What do you get if you put together a group of academics from various disciplines who’ve never met before than ask them to design a degree course for the future? Not a degree in space tourism, intergalactic communication or hoverboard design, but a course which addresses a very immediate concern – that of the global ageing population. That was the challenge for our multidisciplinary group at the recent University Alliance ‘sandpit’ event at Nottingham Trent University.
Not for the course we designed!
I will not get into a discussion about whether our present degree courses, bound largely in ‘disciplines’ which emerged in the latter quartile of the nineteenth century are fit for the present, let alone the future. Our brief was to cast off our collective baggage and come up with a degree programme which would somehow address a present challenge –namely that people are living longer and an increasing proportion of the world’s population consists of older people.
The only real rule in our brief was that the programme had to be at undergraduate level degree. We didn’t have to worry about whether the programme fitted in with any existing (real or imagined) institutional regulations.
The degree my group designed was called ‘BA (Hons) Lifelong Learning and Consultancy’ – I’m sure that given more than a two days, we would have been able to come with a catchier title for the programme. The proposed programme is aimed at older learners, possibly those who have recently retired from the police or armed forces, have been made redundant from ‘traditional’ industries or are just wanting a new challenge. Is was envisaged that learners would use their existing skills and experience to assist younger students on ‘traditional’ degrees and to work with community groups. The assessments would be largely project-based and by the end of the programme graduates would be able to facilitate learning and change in range of organisations as well as being able ‘deliver consultancy at a professional level’ (a direct quote from our programme proposal form!).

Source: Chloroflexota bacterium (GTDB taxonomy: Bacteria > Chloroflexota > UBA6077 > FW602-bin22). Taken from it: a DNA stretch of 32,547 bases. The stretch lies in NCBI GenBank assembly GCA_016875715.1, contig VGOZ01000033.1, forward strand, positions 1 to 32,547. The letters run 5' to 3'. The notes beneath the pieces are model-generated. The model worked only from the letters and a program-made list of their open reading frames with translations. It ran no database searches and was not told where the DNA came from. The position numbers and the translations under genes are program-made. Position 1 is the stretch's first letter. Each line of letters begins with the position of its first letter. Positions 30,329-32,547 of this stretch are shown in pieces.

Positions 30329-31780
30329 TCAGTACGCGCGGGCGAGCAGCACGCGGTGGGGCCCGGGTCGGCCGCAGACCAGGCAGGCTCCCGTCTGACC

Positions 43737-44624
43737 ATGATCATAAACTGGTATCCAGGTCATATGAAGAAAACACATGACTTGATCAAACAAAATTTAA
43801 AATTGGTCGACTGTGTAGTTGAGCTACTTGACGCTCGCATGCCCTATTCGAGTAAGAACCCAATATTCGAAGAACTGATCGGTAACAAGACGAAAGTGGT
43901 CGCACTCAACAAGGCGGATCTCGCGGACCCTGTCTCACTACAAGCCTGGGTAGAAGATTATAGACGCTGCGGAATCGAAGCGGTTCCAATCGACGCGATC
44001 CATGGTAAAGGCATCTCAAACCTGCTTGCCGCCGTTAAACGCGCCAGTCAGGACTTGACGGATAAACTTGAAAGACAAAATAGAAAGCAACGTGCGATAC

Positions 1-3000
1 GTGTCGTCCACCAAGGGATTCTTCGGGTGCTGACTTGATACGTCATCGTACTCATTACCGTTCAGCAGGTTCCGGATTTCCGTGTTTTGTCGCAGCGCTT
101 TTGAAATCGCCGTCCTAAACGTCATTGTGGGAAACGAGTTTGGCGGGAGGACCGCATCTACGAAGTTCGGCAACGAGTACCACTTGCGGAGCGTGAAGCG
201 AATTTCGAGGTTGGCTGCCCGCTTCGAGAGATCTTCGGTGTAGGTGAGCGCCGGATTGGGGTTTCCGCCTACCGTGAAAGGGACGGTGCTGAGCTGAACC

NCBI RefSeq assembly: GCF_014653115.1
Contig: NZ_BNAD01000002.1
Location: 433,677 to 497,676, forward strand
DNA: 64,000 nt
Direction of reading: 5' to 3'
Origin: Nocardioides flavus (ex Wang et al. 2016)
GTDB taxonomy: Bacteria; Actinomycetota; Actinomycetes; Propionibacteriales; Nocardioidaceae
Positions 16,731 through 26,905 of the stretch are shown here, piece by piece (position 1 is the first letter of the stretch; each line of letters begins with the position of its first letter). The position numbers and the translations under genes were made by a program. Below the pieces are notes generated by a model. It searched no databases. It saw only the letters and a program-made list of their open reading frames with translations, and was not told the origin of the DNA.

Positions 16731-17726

At the end of the two days the facilitators expressed excitement that each group had managed to produce a plausible degree programme. The question then arose about why these things take so long in real practice. On this occasion we had the advantage that we had all allocated two days to this exercise, and by our very attendance at the event we were sufficiently open-minded to believe that something could be achieved. Unbound by the fetters of our institutions’ rules and regulations, no ideas were rejected on the grounds that our plans would be unacceptable to some committee or would violate institutional rules about contact time or assessment regulations and there was no reason to concern ourselves with the requirements of a professional body.
After attending the event and speaking to others afterwards here are a few thoughts / observations:
1. Is quality assurance (in all its local and national forms) inhibiting innovation in the design of courses, modules etc.? Too many conversations in universities revolve around what is allowed, rather than what is good.
2. Can more be achieved, faster, if we simply had the time and inclination to all get together for a day or two and focus on a particular task?
3. As a group we were unburdened by hierarchies, disciplinary traditions and a desire to preserve ‘our bit’ of the curriculum. I had not met any of my fellow group members before and did not know their ‘rank’ or standing in their disciplines.
4. This might be controversial, but would higher education be better served if everybody in academia was as open minded as the people who attended the sandpit?
5. A conversation which arose at a subsequent meeting considered issues of agility. Are our courses too slow to change to meet new challenges and the development of new technologies? Are our graduates equipped for the future or merely for the recent past? We sometimes moan about companies only seeking ‘oven ready graduates’, but does our lack of agility mean that we are serving graduates who have been the oven and are now going stale?
The idea of passing on skills from one generation to another is one which I think is very important and formed a key idea in our planned degree scheme. I’m not thinking solely about passing on the skills of a dying local craft, but broader skills which seem to be disappearing like the ability to put up shelves or a saw a piece of wood in a straight line. I’ve learned some of these skills from books and from YouTube, but a lot of people my age have never felt the need to acquire these skills. It would be a shame if they were to become restricted to a small group of professionals.